2004 Election Remains a Tossup as Conventions Get Underway

by Frank Newport

Voters remain extremely interested in election this year

GALLUP NEWS SERVICE

PRINCETON, NJ -- Democratic candidate John Kerry approaches his party's convention next week in the context of a presidential race that is both even and stable. At the same time, interest and enthusiasm in the presidential election this year is at record-high levels, particularly among Democrats.

Despite a wide range of events that might have reasonably been expected to affect the shape of the presidential race, the positioning of the two major party candidates over the last several months has actually changed very little. Since late March, the percentage of likely voters indicating they would vote for Kerry has ranged narrowly from 45% to 50%, and the percentage voting for George Bush has similarly ranged between 44% and 51%. 

The final CNN/USA Today/Gallup poll before the Democratic convention, conducted Monday through Wednesday of this week, shows the race to be a virtual tie, with Kerry the choice of 49% of likely voters, and Bush the choice of 47%. 

Among all registered voters, the race is similar, with Kerry taking a slightly larger 49% to 45% lead.

Historical precedent suggests Kerry is likely to come out of his convention with a positive "bounce" of perhaps as much as five to seven percentage points in the projected vote. If that is the case, Kerry could conceivably lead the Bush-Cheney ticket by double digits as August begins, particularly if the bounce is a result of Bush supporters switching to Kerry, as opposed to Kerry mainly picking up voters who are currently undecided. 

The Bush campaign has promised that the president will actively campaign in the four weeks between the end of the Democratic convention and the beginning of the Republican convention in New York on Aug. 30, so it is possible that Kerry could lose some of his lead during the month of August. Then, if history repeats itself, Bush should benefit from his own "bounce" following the GOP convention, suggesting the possibility that the race will become -- once again -- a statistical tie as the last two months of the campaign get underway after Labor Day.

Remarkable Parity

A series of additional findings from the most recent poll underscore the remarkably even nature of this year's presidential race:

1. The public's rating of the job Bush is doing as president is split right down the middle, with 49% of Americans saying they approve and 47% saying they disapprove. Job approval ratings for an incumbent are a good indicator of their re-election probabilities, and the fact that Bush's job rating is almost at the 50% mark again shows just how close the race is likely to be.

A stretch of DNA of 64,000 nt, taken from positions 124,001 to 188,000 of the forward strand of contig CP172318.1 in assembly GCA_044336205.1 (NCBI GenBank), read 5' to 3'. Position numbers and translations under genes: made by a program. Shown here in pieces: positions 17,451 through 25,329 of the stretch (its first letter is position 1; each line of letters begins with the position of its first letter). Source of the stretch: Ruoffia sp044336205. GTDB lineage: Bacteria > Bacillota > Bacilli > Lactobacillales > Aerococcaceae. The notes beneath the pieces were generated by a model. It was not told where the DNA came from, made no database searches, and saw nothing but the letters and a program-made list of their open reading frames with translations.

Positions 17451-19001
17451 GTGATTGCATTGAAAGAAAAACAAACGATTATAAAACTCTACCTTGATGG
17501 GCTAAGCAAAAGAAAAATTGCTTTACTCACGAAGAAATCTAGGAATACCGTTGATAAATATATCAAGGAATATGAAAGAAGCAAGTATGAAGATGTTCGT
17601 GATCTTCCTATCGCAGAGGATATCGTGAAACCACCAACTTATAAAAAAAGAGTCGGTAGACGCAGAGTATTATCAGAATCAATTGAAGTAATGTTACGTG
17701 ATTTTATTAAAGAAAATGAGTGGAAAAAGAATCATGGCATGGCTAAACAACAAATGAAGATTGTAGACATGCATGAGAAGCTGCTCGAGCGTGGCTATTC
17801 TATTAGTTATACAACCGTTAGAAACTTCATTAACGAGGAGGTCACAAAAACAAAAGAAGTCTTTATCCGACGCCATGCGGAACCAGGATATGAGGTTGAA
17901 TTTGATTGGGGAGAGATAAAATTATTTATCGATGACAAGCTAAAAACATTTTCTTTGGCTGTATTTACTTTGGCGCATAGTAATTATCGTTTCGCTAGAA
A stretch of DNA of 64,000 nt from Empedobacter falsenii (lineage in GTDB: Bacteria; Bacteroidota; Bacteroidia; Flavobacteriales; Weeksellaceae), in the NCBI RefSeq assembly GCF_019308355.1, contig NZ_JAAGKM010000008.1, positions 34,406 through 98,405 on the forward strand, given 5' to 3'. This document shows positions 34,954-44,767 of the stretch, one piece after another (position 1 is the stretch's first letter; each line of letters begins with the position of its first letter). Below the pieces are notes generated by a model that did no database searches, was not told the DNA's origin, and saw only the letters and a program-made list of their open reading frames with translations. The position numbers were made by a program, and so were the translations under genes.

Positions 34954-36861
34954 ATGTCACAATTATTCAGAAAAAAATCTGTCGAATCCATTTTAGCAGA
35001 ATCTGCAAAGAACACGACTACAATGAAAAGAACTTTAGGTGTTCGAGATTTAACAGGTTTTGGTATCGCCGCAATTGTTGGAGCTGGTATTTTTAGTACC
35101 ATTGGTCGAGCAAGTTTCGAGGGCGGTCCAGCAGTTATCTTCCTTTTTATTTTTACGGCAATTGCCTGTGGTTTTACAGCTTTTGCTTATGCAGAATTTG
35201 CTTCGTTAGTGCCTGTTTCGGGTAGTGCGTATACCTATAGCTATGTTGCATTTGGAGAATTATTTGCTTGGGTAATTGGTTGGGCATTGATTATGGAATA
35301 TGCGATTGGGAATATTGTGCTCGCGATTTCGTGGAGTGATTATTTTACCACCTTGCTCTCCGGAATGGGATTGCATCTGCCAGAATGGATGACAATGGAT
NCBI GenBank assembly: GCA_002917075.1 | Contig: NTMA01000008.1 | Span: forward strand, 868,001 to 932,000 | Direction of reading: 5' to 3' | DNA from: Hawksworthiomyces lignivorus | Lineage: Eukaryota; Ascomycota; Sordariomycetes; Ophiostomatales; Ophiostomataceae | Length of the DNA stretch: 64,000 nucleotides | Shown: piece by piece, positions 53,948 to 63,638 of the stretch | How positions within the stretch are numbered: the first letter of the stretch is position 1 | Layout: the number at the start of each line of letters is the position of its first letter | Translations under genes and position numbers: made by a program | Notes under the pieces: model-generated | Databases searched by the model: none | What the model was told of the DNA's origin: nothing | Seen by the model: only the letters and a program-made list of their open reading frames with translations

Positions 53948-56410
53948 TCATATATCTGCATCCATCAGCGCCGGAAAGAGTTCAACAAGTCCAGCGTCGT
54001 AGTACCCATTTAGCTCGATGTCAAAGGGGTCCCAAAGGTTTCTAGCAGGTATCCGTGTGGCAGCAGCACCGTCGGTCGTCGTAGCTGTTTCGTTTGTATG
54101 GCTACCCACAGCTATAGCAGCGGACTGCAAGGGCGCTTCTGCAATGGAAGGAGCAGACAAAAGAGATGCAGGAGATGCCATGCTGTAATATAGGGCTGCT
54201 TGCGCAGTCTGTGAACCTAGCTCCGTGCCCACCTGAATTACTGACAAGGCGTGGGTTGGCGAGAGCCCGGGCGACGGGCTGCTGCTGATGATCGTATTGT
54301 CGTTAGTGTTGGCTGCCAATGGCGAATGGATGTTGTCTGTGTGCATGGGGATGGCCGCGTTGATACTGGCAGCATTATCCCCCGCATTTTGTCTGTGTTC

As was the case for the trial heat ballot, Bush's job approval rating has been remarkably constant in recent months, fluctuating only between 46% and 49% across seven separate Gallup Polls conducted since early May.

2. Likely voters are essentially split in their responses to a basic question asking if Bush deserves to be re-elected, mirroring the close nature of the trial heat ballot.

3. The percentage of Americans who have a favorable image of Bush, 52%, is essentially on par with the 55% who have a favorable opinion of Kerry. (Still, at the same time it is important to note that Bush has a higher unfavorable rating than Kerry does, so that the ratio of favorable to unfavorable opinions is somewhat more positive for Kerry than it is for Bush.)

Americans Paying Close Attention

Several indicators in the latest poll give rise to the conclusion that Americans are paying an unusually high level of attention to this year's presidential campaign.

  • Sixty-six percent of Americans say they have given "quite a lot" of thought to this presidential election. This continues to be much higher than has been found in the summer before other elections in which Gallup has used this measure. In mid-July of 2000, for example, only 39% had thought quite a lot about the election.

  • Sixty percent of registered voters say they are more enthusiastic about voting this year compared with previous elections, while only 25% say they are less enthusiastic. This is considerably higher than was found even late in the election years of 2000 and 1996. 

 

Compared to previous elections, are you more enthusiastic about voting than usual, or less enthusiastic?